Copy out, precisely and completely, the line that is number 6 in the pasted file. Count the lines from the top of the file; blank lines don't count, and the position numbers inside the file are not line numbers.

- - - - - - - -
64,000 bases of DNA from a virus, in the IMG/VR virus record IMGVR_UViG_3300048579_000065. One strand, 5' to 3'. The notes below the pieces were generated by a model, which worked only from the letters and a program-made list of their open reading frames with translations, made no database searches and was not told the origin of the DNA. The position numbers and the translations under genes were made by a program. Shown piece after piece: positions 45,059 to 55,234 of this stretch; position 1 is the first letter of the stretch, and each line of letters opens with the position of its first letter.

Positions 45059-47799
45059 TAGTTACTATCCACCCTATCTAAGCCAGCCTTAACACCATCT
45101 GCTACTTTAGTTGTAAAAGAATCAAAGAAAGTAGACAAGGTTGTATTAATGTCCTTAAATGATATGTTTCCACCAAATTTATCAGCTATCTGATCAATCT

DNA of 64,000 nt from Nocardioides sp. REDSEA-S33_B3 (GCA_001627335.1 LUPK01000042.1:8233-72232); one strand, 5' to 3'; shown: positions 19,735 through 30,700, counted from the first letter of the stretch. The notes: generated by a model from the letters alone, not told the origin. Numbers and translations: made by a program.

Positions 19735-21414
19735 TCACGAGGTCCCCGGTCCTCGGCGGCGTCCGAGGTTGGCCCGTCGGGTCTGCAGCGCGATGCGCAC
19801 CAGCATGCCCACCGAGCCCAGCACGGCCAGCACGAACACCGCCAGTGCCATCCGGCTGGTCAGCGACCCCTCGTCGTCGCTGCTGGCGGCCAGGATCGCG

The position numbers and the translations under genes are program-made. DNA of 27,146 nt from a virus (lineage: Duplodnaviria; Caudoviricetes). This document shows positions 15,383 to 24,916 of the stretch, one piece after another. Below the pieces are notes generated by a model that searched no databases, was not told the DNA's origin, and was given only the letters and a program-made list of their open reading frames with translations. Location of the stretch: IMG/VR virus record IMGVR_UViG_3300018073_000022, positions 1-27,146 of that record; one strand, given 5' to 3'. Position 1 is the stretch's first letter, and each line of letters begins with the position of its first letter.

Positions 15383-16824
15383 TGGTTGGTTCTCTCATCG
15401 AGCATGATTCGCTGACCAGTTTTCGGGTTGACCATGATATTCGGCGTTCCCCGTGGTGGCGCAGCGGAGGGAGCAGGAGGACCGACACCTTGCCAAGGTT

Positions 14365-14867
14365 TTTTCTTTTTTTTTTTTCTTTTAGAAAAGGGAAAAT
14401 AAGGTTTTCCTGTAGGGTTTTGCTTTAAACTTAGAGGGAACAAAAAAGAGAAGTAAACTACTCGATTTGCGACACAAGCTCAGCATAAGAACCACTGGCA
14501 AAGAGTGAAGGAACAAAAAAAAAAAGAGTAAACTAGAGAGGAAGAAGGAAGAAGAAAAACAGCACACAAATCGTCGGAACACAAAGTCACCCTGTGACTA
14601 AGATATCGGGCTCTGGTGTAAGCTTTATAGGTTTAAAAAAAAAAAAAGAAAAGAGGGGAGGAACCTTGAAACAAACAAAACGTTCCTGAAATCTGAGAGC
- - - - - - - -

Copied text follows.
Positions 19735-21414